As for VMWare, well, the guy who works there already said it's not Ubuntu's fault if/when it breaks. That's not even mentioning how suspect your described problem is.

Finally we have Skype. Skype is, and always have been, badly engineered to begin with so I'm not really surprised it breaks now and then. This is the first time it has been broken in a new release though and I'm sure a fix will be out for that from Skype or Ubuntu soon and there's a workaround so its not like the sky is falling.

Ubuntu's problem is that even on a clean installation, sometimes old app binaries just don't work, because the API is not stable.


Sometimes old software doesn't work in a new/clean Windows or OSX either. Also, there's no Ubuntu API so I don't know what API you're talking about that's supposedly not stable.

And don't get me started how most distros get upgraded on a breakneck pace


So, uh, don't use something that's obviously not suitable for you? Just because it doesn't suit you doesn't mean there's something wrong with it.

Reply Score: 2

lucas_maximus Member since:
2009-08-18

Steam has only been in Ubuntu for a few months so it hasn't even broken "in the last couple of releases".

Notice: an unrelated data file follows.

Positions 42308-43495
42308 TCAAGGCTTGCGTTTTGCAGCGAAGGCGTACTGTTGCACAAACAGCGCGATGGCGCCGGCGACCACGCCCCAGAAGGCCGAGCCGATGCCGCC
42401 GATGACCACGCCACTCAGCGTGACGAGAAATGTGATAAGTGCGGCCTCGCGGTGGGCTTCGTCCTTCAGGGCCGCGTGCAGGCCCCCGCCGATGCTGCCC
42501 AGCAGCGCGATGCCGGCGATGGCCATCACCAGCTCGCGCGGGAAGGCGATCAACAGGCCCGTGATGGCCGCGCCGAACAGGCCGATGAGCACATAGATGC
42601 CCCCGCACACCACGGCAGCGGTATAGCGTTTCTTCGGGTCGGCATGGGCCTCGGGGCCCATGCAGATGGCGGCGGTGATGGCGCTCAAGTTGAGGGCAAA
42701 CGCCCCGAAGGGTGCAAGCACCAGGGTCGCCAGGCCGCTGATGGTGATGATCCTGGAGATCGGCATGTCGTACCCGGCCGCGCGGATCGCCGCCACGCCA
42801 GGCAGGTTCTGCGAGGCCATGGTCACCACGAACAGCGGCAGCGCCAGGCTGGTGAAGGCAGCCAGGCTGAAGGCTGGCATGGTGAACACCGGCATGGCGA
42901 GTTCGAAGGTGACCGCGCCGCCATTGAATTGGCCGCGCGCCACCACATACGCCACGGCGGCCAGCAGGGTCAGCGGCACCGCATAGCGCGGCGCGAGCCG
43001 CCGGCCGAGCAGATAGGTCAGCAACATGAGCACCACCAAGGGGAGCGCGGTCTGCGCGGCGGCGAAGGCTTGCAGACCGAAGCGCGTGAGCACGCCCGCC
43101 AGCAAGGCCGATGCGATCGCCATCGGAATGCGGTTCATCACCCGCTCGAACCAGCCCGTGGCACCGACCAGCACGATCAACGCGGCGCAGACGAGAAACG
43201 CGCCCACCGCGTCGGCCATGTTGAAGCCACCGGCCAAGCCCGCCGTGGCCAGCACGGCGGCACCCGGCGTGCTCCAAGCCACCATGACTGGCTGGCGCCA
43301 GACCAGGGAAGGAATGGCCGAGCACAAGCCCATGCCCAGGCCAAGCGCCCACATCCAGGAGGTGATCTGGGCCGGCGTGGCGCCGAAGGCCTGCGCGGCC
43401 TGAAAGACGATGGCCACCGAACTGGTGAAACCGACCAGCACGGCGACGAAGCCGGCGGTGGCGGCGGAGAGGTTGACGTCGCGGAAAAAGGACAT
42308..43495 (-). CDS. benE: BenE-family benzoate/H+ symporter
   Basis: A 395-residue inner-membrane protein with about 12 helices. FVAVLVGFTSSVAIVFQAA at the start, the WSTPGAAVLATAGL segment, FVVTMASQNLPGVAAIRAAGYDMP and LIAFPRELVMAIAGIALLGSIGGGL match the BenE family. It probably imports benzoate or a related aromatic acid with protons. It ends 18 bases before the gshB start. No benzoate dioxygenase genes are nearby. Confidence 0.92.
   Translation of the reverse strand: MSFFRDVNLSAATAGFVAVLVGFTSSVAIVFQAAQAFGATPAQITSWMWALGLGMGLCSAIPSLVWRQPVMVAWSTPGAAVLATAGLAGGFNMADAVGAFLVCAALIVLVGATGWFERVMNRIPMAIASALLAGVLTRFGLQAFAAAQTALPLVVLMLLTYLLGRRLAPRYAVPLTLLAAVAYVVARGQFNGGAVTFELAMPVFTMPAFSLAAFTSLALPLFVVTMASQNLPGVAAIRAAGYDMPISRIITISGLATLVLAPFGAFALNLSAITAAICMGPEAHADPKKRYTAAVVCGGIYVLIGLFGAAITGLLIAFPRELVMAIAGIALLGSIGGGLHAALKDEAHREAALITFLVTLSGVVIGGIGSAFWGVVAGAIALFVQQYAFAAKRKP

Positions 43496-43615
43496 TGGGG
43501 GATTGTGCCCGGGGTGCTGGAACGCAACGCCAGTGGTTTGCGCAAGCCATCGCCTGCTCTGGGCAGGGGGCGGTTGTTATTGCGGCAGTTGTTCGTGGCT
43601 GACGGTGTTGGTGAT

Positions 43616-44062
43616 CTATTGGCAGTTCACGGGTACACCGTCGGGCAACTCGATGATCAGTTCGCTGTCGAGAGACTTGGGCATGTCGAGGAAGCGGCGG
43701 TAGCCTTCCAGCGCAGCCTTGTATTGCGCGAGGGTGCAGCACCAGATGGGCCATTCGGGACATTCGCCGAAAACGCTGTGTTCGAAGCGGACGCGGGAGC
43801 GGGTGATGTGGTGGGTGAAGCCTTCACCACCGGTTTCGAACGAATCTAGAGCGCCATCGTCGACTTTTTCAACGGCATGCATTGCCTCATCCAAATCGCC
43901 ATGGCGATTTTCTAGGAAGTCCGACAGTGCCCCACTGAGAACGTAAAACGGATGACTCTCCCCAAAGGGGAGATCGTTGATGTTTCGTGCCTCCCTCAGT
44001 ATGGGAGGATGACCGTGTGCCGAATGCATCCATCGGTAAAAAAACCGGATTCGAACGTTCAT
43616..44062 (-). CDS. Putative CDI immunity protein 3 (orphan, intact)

Steam is also incredibly buggy even on Windows so it's not surprising that Valve would screw something up at some point in the Linux version. Yes, screwing up a dependency is Valve's fault, not Ubuntu's.


Steam isn't that buggy on Windows, the problem was that Steam was expecting certain dependencies to be present that happened to be present on an older version of Ubuntu.

Ubuntu broke Steam.

Finally we have Skype. Skype is, and always have been, badly engineered to begin with so I'm not really surprised it breaks now and then. This is the first time it has been broken in a new release though and I'm sure a fix will be out for that from Skype or Ubuntu soon and there's a workaround so its not like the sky is falling.


It probably broken because it was compiled with a certain library that is either in a different place or a different version. The problem is that unlike Windows or OSX to a lesser degree, libraries in the system change.

Getting spotify working on fedora required me to symlink and it still wasn't stable.

Sometimes old software doesn't work in a new/clean Windows or OSX either.


Doesn't happen nearly as often. Which is the core of the argument. Yes there are work arounds, but you just don't have to do it on Windows.

Reply Score: 3

Soulbender Member since:
2005-08-18

Steam isn't that buggy on Windows


TheDailyWTF tells a different story.

Ubuntu broke Steam.


No. Things changed and Valve wasn't on the ball. Ubuntu is their only officially supported Linux distro so we should really expect them to handle stuff like this.

Doesn't happen nearly as often. Which is the core of the argument


I can't remember when a program I use broke between Ubuntu versions and I've been using Ubuntu a long time.
Of course, I can't remember he last time it happened in Windows either.

Reply Score: 2

lucas_maximus Member since: